Ash Turner is a production designer and art director with over 20 year's experience contributing to award-winning features and television dramas, plus short films, commercials and live events. His work includes design for the films Snakeskin, A Song of Good, and Planet Man, as well as award-winning TV drama Ngā Tohu: Signatures.
After making a career in marketing at record company RCA, English-born John Sumner switched back to his original love of performing in 1992. Since then he’s appeared in Shortland Street and had a memorable role in political satire Spin Doctors as Giles Peterson — "the buffoon", as Sumner calls him — the boss of a PR agency. He played the producer of a current affairs show on TV's Cover Story, and on the big screen was cameraman Herb in Peter Jackson’s remake of King Kong. Sumner has also lent his voice talents to numerous shows and documentaries, including Going Going Gone, Treasure Island and Piha Rescue.
Marshall Napier’s long run of memorable supporting roles includes classic movies Came a Hot Friday and The Navigator. He has starred in Bellbird, The Lie of the Land and teleplay Swimming Lessons. A move to Australia in the late 1980s saw turns in hit movie Babe and TV's Police Rescue and McLeod’s Daughters. Napier took his own play Freak Winds, to New York in 2006, after a sellout run in Australia.
Phillip Gordon began his screen career with 70s soap Close to Home, then won fame in the mid 80s with two different roles: playing conman Cyril Kidman in hit period comedy Came a Hot Friday, and starring in Wellington-set TV series Inside Straight. He went on to act on both sides of the Tasman.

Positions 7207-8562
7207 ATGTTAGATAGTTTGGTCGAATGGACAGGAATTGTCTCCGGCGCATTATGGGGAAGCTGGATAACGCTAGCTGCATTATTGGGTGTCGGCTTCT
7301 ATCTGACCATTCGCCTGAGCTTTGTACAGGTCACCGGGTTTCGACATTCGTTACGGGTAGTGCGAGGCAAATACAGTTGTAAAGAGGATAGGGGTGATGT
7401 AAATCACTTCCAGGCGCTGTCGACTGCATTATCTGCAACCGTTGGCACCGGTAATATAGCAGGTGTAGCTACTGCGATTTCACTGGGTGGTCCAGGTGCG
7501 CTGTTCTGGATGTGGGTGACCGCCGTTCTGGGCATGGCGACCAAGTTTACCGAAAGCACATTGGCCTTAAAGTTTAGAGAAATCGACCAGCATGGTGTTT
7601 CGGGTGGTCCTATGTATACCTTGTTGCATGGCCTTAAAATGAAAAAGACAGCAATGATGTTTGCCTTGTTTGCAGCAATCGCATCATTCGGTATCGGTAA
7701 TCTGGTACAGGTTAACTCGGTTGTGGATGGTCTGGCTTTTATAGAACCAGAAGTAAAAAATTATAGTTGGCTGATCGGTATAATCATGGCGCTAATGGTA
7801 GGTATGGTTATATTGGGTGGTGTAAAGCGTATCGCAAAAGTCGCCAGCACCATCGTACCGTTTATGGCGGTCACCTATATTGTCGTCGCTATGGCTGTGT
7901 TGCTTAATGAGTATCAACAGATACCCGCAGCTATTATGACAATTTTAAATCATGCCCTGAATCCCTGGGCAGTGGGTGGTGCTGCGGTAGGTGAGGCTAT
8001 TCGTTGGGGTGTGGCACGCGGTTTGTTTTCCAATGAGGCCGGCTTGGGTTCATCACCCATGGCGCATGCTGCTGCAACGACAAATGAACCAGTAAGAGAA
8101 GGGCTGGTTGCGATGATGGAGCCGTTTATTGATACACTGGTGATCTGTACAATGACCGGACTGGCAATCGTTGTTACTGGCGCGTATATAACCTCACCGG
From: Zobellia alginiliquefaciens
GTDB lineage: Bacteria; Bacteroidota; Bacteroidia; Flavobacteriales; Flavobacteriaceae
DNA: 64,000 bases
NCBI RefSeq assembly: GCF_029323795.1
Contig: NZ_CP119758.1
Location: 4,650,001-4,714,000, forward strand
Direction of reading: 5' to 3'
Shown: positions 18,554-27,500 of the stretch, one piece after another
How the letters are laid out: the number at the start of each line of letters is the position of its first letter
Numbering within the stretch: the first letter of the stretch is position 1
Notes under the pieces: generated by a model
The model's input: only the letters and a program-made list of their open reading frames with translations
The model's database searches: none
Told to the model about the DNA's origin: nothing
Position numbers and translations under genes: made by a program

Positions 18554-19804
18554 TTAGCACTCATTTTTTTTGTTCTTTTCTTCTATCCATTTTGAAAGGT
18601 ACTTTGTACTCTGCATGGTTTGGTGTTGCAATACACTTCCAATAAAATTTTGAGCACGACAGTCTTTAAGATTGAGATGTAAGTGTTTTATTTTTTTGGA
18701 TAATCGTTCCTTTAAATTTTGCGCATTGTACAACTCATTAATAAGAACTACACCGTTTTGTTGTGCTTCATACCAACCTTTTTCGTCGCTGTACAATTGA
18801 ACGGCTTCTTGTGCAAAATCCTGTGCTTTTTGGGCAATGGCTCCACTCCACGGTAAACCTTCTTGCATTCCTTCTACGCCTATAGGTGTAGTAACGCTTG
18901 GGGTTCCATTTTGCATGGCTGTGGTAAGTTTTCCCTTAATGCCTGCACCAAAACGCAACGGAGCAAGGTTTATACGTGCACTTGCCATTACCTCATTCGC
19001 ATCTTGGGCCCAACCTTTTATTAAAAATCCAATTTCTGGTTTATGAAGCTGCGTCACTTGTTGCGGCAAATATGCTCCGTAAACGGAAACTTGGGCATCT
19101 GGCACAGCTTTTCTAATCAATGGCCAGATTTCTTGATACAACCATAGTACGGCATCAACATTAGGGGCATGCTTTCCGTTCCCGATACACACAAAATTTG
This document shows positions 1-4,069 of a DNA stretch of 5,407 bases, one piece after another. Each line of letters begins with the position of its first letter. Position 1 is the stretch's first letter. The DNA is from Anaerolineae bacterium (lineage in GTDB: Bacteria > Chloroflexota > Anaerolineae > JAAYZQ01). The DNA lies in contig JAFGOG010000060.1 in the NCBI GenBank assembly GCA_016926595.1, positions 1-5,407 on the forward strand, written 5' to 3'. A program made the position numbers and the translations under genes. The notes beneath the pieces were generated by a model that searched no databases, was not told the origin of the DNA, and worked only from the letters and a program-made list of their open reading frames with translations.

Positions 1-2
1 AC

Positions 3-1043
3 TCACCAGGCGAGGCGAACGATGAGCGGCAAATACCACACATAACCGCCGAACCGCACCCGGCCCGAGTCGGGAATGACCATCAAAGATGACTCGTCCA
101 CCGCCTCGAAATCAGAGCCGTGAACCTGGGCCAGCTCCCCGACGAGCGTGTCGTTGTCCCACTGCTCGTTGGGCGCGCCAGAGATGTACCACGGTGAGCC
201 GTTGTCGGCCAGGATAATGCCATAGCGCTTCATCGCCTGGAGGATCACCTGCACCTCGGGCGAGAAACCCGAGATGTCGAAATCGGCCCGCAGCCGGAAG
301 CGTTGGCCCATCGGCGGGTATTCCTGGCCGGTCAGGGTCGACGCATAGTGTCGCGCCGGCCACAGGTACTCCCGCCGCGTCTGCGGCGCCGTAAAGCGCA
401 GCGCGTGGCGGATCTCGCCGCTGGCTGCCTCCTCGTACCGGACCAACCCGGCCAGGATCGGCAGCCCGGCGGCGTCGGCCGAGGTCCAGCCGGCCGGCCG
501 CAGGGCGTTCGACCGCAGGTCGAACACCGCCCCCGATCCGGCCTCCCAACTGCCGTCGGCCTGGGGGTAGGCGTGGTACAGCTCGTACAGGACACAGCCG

Lani Tupu, sometimes credited as Larney Tupu or Lani John Tupu, is the first Samoan to have starred in a Kiwi television series; in 1985 he segued from theatre onto the screen, to play doctor David Miller on period TV drama Country GP. The New Zealand-raised Samoan then relocated to Australia, where his many screen roles include Lantana, sci fi success Farscape, and a TV reboot of Mission Impossible.
London-born Lisa Manning moved to New Zealand with her family, at the age of 10. After working as a regional reporter for the BBC in the early 90s, she returned downunder to file reports for One News, Holmes, Fair Go and Good Morning, winning multiple Qantas Film and TV Awards. From 2000, Manning fronted popular home renovation show Mitre 10 DIY Rescue, before shifting back to morning TV in 2004 to host Good Morning. She made international headlines when a relationship sprang from a 2004 Good Morning interview with Welsh Lord of the Rings actor John Rhys-Davies.
Globetrotting director Dean Cornish's credit reel ranges from Intrepid Journeys to bold buildings, Extreme Tribes to Rachel Hunter, sex trafficking to This Town. Trained at Christchurch's NZ Broadcasting School, Cornish has produced films in more than 90 countries and crafted a reputation as a go-to guy for travel stories. He shared a Best Director gong at the 2011 Aotearoa Film and TV Awards for Making Tracks.
Tony Manson has worked in television as a director, producer and commissioner of programmes. His specialty is factual programming - including directing for the popular Open Home and producing a wide range of documentaries.
Bill Kerton has directing and writing credits on shows from Havoc and Newsboy to Jim Hickey’s A Flying Visit, but it’s his voice that will be most recognisable to punters. Duncan Greive of The Spinoff called him a "narrating genius" for his observational documentary voice-overs. Kerton's distinctive drawl and humour have graced everything from bogans to Neighbours at War, the show he also directed for four seasons.
John Terris, QSO, moved from radio into television when the new medium hit New Zealand in the early 60s. Starting as a continuity announcer, he went behind the scenes, directing on the first seasons of TV staples Country Calendar and Town and Around. In 1978 the one time Hutt City mayor began 12 years as Labour MP for Western Hutt, including time as the deputy speaker. These days Terris heads advocacy group Media Matters.